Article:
Butterfly Information

Butterfly Information

Butterflies in Brisbane

Around 160 different butterfly species have been recorded in the Brisbane area. They have the potential to be indicators of environmental health, not least thanks to their close relationship with plants. 


Why are butterflies important?

An abundance of butterfly numbers and species  signals that ecosystems are healthy. Because of their role as bioindicators butterflies are well placed to represent other fauna species and indicate changes in environmental health.

Free Childcare for Butterflies - Ants attending

Many butterflies in the Lycaenid family have formed a mutually beneficial relationship with ants. Butterflies like the Imperial Blue (Jalmenus evagoras) are entirely dependent on this arrangement. 

A threatened species - The Richmond Birdwing butterfly

Legend has it that the Richmond Birdwing butterfly was once so abundant that it 'painted' King George Square green and was common all across Brisbane. Habitat loss changed all that. 

Immigrants to Australia

We have a new arrival in Brisbane. During Brisbane's Big Butterfly Count's inaugural 2020/2021 season, our team surveyed at  Boondall Wetlands and recorded a Tawny Coster (Acraea terpsicore), a first for Brisbane.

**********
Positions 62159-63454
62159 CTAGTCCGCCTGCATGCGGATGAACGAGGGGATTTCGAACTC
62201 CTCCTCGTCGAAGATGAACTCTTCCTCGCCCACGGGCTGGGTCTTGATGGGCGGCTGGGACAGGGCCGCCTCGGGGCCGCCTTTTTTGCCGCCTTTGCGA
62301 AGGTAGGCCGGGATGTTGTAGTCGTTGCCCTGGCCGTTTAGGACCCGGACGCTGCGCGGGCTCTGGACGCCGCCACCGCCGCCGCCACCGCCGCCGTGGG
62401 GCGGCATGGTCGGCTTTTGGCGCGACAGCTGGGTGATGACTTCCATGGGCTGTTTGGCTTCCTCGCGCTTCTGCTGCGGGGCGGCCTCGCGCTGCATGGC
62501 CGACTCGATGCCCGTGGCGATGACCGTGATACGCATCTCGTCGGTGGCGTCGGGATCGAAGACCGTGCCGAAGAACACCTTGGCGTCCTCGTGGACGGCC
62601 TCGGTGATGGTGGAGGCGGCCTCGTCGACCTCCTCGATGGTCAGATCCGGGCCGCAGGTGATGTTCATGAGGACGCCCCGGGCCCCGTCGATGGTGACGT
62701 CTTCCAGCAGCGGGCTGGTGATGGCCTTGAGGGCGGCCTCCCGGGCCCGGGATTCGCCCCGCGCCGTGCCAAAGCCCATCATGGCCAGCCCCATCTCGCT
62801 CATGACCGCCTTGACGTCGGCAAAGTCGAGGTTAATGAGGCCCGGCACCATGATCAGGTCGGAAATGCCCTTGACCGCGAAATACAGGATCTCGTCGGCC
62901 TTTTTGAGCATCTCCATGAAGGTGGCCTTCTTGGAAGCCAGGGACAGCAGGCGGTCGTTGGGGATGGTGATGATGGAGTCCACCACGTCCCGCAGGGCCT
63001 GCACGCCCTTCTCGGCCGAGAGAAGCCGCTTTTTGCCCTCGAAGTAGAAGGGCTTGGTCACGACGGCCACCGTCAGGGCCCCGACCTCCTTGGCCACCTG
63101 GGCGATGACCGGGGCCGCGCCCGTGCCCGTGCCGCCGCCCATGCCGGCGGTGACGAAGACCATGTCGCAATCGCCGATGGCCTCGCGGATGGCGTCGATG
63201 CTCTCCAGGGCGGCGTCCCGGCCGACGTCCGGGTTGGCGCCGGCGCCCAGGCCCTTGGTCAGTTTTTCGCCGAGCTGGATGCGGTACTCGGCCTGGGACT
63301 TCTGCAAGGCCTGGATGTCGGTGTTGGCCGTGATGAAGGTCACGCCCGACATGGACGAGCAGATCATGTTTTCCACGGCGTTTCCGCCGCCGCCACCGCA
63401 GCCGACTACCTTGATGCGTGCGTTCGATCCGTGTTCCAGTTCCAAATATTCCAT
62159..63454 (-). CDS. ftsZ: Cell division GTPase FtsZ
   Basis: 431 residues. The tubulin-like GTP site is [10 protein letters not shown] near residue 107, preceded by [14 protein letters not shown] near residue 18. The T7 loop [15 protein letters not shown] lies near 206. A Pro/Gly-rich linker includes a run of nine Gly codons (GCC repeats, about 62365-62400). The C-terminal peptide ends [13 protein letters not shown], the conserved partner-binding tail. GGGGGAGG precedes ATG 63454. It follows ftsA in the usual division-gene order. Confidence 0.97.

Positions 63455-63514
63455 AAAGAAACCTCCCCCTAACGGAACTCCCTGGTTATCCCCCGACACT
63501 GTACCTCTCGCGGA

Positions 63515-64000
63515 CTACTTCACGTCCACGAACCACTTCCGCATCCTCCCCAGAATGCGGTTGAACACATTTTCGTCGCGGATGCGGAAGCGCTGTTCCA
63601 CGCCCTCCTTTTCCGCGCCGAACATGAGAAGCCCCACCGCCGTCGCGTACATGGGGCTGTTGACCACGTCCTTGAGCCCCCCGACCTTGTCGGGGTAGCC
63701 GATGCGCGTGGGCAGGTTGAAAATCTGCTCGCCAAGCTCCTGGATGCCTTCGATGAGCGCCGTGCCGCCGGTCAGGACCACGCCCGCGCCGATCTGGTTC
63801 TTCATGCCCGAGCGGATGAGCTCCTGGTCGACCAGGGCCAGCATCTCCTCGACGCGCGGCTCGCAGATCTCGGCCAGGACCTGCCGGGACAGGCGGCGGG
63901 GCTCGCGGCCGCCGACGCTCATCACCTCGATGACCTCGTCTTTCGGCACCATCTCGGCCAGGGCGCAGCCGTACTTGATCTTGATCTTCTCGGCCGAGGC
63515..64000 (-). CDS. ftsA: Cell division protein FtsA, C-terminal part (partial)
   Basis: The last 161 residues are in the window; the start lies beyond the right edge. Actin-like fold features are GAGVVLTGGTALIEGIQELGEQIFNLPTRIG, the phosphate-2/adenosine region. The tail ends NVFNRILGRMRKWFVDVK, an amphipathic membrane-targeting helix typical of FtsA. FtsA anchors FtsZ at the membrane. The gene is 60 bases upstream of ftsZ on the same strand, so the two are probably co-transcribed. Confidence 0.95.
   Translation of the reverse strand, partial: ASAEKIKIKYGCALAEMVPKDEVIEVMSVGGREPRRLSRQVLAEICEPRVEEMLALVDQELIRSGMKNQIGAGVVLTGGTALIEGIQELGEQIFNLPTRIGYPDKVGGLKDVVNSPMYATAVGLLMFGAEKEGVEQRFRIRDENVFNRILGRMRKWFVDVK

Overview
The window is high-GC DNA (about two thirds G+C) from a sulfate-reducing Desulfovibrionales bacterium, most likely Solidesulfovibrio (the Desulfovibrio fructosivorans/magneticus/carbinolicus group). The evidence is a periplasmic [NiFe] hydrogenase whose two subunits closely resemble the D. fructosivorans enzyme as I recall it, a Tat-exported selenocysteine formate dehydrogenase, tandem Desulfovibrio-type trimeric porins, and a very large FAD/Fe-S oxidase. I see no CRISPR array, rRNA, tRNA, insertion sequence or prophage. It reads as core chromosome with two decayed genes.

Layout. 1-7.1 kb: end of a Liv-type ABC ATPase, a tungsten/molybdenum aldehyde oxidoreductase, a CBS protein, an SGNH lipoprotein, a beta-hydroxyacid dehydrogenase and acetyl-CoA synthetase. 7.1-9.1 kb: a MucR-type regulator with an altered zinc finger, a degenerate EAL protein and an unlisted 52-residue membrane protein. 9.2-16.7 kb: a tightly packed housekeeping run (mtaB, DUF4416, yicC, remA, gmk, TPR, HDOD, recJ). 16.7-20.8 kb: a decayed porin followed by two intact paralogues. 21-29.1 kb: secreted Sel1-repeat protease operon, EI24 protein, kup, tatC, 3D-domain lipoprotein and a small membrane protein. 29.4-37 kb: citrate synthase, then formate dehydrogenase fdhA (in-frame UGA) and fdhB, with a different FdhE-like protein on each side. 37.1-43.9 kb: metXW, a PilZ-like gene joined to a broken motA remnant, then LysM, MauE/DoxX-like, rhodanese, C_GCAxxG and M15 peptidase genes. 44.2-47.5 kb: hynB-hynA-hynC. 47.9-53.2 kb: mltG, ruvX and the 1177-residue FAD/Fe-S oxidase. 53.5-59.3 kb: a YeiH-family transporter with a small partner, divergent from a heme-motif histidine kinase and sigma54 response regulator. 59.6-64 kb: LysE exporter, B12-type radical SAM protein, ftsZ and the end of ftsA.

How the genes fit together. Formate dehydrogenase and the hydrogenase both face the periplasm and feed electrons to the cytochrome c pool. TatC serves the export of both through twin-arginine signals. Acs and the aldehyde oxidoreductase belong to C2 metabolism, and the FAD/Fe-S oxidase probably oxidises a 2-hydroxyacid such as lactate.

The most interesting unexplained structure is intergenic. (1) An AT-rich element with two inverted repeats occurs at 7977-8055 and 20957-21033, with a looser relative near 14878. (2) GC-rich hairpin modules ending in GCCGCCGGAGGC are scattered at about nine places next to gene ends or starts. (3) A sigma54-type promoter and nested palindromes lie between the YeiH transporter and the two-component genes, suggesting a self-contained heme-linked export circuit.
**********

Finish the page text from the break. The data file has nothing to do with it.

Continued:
Long distance travellers

Every few years we see an abundance of Australian butterflies migrate. Blue Tigers and Caper Whites are among them. Some of our butterflies travel long distances during this period. 

What about moths?

Butterflies and moths have a lot in common. Both belong to the order Lepidoptera.  There are plenty of similarities, but there are also differences. Learn how to distinguish between them.  .

The Butterfly Life Cycle

 Insects develop in two different ways to reach their adult form. Some undergo 'only' three stages during their life cycle while butterflies and moths undergo four different stages and change their appeareance every time.

Butterfly beauty

Mud-puddling and crocodile tears

Here are some interesting butterfly facts. In their search for moisture and nutrients butterflies descend on mud puddles and areas of wet soil, often in large numbers. But there is more.... 

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